Irish Maternity Early Warning System (IMEWS)

The Irish Maternity Early Warning System (IMEWS) is a nationally agreed system developed for early detection of life threatening illness in pregnancy and the postnatal period.

IMEWS should be used for women who are clinically pregnant or who were delivered within the previous 42 days.

The guideline was first published as an obstetrics and gynaecology clinical programme guideline in June 2013.  The guideline was then developed further to become a National Clinical Guideline assured by the National Clinical Effectiveness Committee (NCEC), and launched by the Minister for Health, Leo Varadvar, at an event in Dublin Castle in November 2014.

In 2019 the IMEWS was updated by the Childbirth Guideline Development Group chaired by Professor Michael Turner and project managed by Dr Karen Power. An e-learning education programme was published in tandem and is available on HSELanD.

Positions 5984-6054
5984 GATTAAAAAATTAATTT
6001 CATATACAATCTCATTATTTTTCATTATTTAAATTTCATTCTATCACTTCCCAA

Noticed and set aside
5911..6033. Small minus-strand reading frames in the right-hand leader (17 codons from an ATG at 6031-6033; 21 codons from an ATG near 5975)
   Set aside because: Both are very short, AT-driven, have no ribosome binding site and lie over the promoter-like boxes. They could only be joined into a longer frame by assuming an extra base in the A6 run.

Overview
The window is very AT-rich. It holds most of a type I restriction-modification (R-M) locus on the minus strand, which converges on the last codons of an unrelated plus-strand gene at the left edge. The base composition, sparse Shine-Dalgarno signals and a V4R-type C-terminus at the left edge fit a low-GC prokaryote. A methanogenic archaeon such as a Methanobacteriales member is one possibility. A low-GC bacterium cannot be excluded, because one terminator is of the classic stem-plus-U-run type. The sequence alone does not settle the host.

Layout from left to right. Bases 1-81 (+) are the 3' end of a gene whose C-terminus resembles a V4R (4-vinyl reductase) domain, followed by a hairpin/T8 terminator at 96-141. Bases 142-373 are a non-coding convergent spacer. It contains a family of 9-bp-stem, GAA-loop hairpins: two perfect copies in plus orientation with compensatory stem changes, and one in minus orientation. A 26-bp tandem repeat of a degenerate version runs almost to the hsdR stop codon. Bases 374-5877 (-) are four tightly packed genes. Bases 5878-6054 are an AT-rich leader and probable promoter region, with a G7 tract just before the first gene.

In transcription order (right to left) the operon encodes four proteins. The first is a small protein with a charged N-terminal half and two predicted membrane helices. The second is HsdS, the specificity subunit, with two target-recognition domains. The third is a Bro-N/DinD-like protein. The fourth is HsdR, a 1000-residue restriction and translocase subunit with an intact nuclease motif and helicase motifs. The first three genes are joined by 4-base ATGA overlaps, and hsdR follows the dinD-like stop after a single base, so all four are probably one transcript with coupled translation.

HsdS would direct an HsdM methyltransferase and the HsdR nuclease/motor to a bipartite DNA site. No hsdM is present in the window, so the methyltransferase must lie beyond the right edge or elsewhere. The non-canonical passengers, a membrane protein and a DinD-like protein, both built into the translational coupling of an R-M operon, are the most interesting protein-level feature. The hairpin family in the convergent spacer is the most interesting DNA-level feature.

IMEWS should be used to complement clinical care and it is not designed to replace clinical judgement. Clinical concern about an individual woman should trigger a call to medical staff irrespective of the IMEWS.  

The UCD Centre for Human Reproduction at the Coombe Women and Infants University Hospital, Dublin carried out research to assess whether the introduction of the Irish Maternity Early Warning System in 2013 had improved the recording of vital signs among women with proven maternal bacteraemia.  The clinical article, which was published in the International Journal of Gynecology and Obstetrics in January 2015, concluded that “among pregnant women with proven bacteremia, introduction of IMEWS has been associated with an improvement in the recording of vital signs, particularly respiratory rate”.  The article can be downloaded here.

The National Early Warning Score (NEWS) should be used of all non-pregnant women. More information on NEWS.